Green Acres Patrol offers watchful eye with community connections

In 1986, 130 of 1000 homes in Detroit’s Green Acres neighborhood were burglarized, prompting residents to take action.
A group of neighbors led by its first president, Sandi Kirksey, started the first citizen patrol of the area.
Thanks to the volunteers’ efforts, burglaries were down to only 39 in one year, a 70 percent reduction.
Thirty years later that number is down to only one or two a month. The patrol continues to make a difference in improving the quality of life and the safety and security of the northwest Detroit subdivision.
The neighbors patrol their community of architecturally-diverse homes bounded by Eight Mile to the north, Pembroke to the south, Livernois to the west and Woodward on the east.
Like all citizen patrols, they work with their local precinct — in this case the 12th Precinct. They serve as extra set of keen eyes, reporting suspicious activity and concerns to police.
Karen Brown, longtime resident and patroller since 2005, said most of the crimes they encounter involve motor vehicle larceny or property theft.
Patrollers work to educate neighbors on how to secure their belongings. Sometimes residents need to be reminded of basic tips like not leaving valuables in their cars, counsels Brown.
The group goes door to door several times a year to recruit volunteers. Keeping volunteers organized and engaged has been a big issue for local patrol groups, she said.
The Greenacres Woodward Civic Association rewards longtime patrollers with branded windbreakers and t-shirts and celebrates them at an annual association meeting, holiday party and picnic.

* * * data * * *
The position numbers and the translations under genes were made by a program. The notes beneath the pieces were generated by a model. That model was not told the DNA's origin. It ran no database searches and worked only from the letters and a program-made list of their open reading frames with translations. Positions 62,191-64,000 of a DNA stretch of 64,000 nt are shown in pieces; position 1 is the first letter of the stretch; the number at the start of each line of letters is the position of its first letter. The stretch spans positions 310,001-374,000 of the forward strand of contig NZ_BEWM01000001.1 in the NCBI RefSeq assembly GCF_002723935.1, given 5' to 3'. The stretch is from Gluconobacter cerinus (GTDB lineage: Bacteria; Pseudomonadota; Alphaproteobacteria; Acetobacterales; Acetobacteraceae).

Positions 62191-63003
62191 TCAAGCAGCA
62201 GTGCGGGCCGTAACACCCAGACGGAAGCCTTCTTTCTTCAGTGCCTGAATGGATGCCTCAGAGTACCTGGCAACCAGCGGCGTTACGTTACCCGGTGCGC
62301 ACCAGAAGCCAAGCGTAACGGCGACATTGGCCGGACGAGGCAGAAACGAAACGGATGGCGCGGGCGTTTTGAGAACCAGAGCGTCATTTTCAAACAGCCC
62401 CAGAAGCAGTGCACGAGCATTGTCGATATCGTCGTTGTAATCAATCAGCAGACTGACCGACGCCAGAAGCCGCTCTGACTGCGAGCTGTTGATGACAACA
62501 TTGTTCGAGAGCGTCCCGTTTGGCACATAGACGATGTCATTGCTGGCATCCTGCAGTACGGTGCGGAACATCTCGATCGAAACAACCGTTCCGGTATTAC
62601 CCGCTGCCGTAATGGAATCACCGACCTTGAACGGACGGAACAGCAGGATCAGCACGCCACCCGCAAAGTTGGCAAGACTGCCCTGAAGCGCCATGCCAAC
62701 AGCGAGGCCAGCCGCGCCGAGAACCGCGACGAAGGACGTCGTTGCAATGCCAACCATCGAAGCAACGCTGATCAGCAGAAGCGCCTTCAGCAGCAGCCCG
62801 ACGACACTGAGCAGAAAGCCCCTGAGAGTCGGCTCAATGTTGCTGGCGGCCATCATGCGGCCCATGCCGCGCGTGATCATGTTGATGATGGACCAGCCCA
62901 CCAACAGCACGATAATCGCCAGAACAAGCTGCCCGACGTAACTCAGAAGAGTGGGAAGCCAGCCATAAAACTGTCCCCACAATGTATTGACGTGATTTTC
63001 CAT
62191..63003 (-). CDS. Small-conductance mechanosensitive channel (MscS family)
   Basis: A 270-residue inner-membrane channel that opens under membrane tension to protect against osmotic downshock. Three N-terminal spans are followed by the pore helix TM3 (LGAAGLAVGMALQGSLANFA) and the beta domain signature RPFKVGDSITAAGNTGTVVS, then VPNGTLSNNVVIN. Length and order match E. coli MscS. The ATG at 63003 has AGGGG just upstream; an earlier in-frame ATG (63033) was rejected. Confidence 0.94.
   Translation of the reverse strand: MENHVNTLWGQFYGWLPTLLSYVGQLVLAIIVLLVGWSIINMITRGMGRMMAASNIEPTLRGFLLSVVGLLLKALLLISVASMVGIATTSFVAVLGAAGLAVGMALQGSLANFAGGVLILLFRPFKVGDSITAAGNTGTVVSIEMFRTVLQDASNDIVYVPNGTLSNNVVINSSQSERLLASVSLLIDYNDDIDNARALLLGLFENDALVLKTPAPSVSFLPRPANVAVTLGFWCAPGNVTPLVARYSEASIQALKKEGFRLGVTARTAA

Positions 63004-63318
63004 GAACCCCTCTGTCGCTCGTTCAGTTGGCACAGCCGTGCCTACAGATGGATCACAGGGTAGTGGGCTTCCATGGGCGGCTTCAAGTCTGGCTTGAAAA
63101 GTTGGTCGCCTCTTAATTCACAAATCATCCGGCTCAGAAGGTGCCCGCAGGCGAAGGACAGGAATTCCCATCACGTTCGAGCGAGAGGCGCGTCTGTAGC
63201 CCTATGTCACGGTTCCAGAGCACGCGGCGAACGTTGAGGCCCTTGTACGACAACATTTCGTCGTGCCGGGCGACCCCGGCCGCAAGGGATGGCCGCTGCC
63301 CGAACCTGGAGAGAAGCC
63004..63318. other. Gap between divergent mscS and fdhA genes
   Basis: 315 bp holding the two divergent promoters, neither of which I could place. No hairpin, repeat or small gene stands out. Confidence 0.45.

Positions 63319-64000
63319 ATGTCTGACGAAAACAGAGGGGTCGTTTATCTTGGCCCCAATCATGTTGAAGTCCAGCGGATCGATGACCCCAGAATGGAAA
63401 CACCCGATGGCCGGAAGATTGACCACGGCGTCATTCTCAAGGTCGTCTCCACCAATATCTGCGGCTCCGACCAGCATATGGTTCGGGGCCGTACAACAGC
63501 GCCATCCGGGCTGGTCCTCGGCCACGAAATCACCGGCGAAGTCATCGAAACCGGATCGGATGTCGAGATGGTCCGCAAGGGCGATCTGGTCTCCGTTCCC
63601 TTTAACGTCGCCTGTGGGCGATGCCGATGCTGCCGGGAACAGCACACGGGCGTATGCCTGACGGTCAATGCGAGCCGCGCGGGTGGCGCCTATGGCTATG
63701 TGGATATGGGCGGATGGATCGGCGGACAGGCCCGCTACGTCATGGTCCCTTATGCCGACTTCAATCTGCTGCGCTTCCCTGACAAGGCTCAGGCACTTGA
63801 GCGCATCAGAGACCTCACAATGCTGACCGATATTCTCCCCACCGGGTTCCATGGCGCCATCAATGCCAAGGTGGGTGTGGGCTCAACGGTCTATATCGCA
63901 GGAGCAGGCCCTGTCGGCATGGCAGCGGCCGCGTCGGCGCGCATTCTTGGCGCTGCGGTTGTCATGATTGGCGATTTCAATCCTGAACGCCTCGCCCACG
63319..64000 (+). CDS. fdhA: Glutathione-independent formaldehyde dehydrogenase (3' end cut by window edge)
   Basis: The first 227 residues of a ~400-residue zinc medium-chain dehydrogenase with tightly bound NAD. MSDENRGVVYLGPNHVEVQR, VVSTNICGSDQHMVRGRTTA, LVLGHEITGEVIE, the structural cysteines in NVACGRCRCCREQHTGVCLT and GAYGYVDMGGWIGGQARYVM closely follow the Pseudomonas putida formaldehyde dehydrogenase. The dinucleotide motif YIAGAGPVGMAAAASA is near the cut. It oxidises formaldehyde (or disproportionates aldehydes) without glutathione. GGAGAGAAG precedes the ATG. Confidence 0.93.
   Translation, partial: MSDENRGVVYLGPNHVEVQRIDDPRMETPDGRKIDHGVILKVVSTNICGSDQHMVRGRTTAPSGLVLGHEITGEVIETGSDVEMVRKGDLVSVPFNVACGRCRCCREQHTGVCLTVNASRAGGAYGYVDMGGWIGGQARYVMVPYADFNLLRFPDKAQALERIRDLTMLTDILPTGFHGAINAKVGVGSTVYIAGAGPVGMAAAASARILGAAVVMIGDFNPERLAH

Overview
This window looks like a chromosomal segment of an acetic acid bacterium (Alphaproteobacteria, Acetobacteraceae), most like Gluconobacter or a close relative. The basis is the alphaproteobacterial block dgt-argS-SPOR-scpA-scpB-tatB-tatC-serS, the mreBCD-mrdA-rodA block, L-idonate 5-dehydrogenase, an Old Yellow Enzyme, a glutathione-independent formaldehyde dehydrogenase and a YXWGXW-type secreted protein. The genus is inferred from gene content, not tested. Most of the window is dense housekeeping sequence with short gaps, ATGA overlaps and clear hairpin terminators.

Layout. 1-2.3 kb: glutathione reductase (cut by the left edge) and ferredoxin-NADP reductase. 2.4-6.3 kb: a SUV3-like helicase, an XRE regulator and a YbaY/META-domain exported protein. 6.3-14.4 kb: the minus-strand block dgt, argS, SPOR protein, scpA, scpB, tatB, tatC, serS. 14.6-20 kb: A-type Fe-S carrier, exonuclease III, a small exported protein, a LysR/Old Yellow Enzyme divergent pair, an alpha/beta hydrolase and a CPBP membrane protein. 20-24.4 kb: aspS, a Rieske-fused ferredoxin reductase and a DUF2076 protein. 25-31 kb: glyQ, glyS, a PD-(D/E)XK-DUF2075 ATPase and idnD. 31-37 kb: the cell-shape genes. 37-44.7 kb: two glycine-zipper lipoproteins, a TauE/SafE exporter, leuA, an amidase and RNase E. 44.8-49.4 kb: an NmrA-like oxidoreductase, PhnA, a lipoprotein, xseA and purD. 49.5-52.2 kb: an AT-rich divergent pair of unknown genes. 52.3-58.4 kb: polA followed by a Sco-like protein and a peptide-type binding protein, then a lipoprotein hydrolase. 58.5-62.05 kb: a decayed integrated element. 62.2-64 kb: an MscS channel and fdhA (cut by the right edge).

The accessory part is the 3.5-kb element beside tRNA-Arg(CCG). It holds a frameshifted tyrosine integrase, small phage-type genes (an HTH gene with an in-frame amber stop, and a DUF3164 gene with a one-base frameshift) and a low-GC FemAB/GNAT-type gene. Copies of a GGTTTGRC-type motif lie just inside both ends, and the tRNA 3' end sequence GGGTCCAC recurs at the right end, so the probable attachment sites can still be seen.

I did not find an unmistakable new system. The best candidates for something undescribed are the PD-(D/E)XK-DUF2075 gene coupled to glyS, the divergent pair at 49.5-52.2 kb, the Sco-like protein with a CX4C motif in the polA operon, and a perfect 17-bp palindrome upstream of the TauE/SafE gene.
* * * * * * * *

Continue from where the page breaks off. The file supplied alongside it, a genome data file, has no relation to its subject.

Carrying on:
In addition to helping to reduce crime, the neighborhood patrol builds community spirit.
Brown said she has been able to meet many more of her neighbors since volunteering over the past 13 years.
The current patrol group president is Jim Ward.
“His positive attitude and leadership style really make a difference,” Brown said. His wife, Sheila, is also active with the patrol.
The 12th Precinct holds monthly community meetings at its headquarters, 1441 W. Seven Mile Rd., usually at 7 p.m. every first Thursday of the month.
The precinct commander typically attends, along with NPOs, (neighborhood police officers), to answer questions and update residents on neighborhood issues.
The NPO, Neighborhood Police Officer for the area actively engages with the patrol group as well. Four NPOs work out of the 12th Precinct.
The one who works with the Green Acres community is Michael Crowder.
“He attends community events and is responsive when residents approach him on issues” Brown said. For more info on the patrol and association, visit their website:
Police support for neighborhoods: The Detroit Police Department reimburses neighborhood patrols for mileage and helps with equipment like car signs, and radios. The DPD contact is Myra Gracey, who can be reached at, to assist residents interested in starting their own radio patrols.

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